Updated: Dec. 18, 9:02 a.m.
Vernon went back to school on Monday - for the first time after the tragic shootings at a Newtown elementary school.
Flags were at half-staff when the students walked into their classrooms at Center Road School as administrators were just a little more picky as to who came in and out.
Meanwhile, Mayor George Apel, police and education officials were meeting to discuss their level of security. A police officer came to visit the school - and every other in town.
Here's what Superintendent of Schools Mary Conway said was the result.
"I would like to reassure you that we are doing everything that we can we can to keep our schools in Vernon safe," she said.
Conway said several measures will be implemented immediately, including:
• Extra security at schools whose office are not visible from the main entrance - Rockville High School, Skinner Road School and Northeast School. At Rockville High School, visitors were greeted by a smiling but firm staff member who checked identification - even from those she knew - at a table just inside the foyer.
• A thorough review of the lockdown process.
• Locked classroom doors.
• A continued good working relationship with Vernon police.
The full text of Monday's letter Conway sent home to parents is attached.
Police Chief James Kenny said he is happy with a plan that is in place, but was quick to add that, "we can always get better."
Kenny said an officer is always just a short ride away if anything suspicious develops.
"Just call the police," was his message to the community. "Call the police if anyone has any concerns about potential threats against the schools."
He said potential threats could not only translate to criminal activity, but unruly visitors - even parents.
"We take security very seriously," he said. "If problems arise, we will respond."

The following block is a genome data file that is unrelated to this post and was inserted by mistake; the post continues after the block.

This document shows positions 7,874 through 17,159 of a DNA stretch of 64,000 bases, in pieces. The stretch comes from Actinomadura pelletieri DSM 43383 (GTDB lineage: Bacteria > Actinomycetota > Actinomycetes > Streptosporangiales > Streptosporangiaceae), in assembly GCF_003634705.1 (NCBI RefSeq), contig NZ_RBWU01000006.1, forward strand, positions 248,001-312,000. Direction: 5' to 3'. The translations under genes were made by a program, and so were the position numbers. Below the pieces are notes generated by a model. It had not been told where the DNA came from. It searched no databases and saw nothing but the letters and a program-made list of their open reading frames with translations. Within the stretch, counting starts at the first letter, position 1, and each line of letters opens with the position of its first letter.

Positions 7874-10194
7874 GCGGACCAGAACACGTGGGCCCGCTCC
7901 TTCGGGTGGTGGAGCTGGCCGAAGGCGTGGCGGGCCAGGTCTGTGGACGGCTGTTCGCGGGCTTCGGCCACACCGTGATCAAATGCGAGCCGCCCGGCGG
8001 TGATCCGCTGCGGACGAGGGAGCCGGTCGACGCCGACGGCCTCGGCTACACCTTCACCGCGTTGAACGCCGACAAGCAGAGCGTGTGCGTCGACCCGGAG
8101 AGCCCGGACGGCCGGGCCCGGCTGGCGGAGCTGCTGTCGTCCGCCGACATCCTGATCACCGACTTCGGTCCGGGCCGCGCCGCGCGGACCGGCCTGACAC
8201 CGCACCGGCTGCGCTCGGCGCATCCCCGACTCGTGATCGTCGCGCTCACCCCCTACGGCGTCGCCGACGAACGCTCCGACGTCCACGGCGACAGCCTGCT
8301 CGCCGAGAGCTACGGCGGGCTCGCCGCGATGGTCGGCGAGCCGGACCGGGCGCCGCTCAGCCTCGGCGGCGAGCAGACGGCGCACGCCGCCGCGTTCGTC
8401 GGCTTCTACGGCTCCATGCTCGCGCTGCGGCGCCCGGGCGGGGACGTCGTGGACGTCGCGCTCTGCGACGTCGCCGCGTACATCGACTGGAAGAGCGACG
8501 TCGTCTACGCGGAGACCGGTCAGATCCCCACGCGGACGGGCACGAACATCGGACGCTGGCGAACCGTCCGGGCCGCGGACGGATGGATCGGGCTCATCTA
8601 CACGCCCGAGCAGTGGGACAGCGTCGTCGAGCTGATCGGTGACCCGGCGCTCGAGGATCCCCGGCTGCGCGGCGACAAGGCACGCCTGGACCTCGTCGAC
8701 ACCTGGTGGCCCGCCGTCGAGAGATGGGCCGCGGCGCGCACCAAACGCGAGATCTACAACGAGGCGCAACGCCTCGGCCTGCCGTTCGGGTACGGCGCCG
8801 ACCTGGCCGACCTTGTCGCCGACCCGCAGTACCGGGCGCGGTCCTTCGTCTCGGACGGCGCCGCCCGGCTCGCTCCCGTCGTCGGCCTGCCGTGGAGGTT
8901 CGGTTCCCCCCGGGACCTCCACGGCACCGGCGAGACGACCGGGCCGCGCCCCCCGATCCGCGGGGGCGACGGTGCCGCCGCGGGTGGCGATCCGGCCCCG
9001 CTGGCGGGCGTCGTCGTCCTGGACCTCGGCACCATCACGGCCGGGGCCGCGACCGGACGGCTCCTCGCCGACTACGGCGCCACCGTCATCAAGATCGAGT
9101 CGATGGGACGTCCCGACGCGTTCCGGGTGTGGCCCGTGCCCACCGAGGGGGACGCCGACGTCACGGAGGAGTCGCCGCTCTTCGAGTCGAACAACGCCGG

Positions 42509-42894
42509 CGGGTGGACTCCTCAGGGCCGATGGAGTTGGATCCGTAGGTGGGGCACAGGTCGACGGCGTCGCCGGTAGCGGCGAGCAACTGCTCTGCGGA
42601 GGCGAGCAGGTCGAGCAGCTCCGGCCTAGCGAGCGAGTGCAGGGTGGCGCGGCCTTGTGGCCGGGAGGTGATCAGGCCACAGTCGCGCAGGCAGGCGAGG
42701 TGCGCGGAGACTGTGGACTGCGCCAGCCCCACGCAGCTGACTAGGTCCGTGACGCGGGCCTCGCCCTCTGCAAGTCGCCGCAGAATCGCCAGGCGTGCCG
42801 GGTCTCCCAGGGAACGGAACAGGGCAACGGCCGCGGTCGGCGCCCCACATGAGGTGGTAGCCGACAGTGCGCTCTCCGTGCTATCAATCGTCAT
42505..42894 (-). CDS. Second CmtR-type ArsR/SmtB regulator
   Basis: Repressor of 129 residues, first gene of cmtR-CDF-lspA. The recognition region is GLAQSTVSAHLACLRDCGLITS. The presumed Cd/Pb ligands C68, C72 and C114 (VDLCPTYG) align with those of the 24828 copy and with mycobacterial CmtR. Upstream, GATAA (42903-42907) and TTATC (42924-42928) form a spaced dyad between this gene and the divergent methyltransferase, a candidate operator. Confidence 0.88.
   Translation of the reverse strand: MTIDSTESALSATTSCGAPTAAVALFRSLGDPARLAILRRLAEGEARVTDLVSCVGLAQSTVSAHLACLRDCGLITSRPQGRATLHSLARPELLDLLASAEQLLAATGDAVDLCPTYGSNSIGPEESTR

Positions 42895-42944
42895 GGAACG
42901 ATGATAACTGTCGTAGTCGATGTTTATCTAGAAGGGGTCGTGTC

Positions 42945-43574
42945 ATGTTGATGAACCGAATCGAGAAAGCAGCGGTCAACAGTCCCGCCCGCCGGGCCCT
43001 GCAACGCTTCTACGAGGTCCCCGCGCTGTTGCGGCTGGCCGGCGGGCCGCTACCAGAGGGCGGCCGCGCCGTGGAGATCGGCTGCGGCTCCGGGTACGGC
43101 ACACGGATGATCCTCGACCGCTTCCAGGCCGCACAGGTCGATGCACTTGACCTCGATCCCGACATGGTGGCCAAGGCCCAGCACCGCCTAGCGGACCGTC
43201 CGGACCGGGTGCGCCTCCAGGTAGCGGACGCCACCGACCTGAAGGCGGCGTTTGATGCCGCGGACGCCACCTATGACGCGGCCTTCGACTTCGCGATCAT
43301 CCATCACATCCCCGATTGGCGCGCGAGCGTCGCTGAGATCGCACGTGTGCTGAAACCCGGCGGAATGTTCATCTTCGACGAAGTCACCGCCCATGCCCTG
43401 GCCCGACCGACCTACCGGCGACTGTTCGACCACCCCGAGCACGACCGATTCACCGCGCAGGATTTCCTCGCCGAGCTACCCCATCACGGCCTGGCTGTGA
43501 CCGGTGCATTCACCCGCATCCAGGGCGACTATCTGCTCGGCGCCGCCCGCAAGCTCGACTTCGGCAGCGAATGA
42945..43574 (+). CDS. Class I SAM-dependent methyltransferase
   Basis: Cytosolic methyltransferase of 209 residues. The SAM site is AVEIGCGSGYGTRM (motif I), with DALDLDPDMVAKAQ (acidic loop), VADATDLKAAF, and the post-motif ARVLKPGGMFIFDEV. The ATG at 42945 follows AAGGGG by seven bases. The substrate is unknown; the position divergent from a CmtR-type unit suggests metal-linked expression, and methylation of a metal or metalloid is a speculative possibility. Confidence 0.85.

Kenny said the type of response has changed drastically based on the past several incidents.
"It used to be we rushed to the scene and set up a perimeter," he said.
Now that has all changed.
"There is no perimeter if you look at the past few cases. Now we have to get inside buildings," he said.
In addition to medical kits and shotguns, cruiser trunks are equipped with a battering ram for forced entry into a building, he said.
"We train for active shooter situations," Kenny said.
But it will intensify.
"We want to ensure the safety of our students," he said. "The attacks in Newtown struck at our very core - children. Situations with children are the ones that give us the most angst. We work on school security very diligently."
In a letter to parents sent home in backpacks on Monday, one teacher said that passion translates to the classroom.
"I want to assure you, as much as possible, that I am here for your children," the teacher wrote. "I will continue to make them feel loved and safe while here in school …
"After this very emotional weekend, we are all raw and full of emotion. My goal was to have our day as normal as possible, answer every question, stressing our preventions, and give your children a sense of being in a safe place. I hope this has happened. Try to be a little less fearful (which I know is difficult to do right now). I take my responsibility my little ones very seriously and the town of Vernon has been very proactive in training staff on what to do."
Fast-forward to Tuesday morning. At Center Road, a uniformed officer was on the sidewalk, greeting students as they reported for classes.
Many smiled and exchanged hellos. Others were inquisitive. The general answer was the police just wanted everyone to have a good day.
The students seemed to not only accept that answer, but it put a smile on many of their faces as they walked in. No one dared surmise that the healing process had begun, but the atmosphere was certainly more at ease than the day before.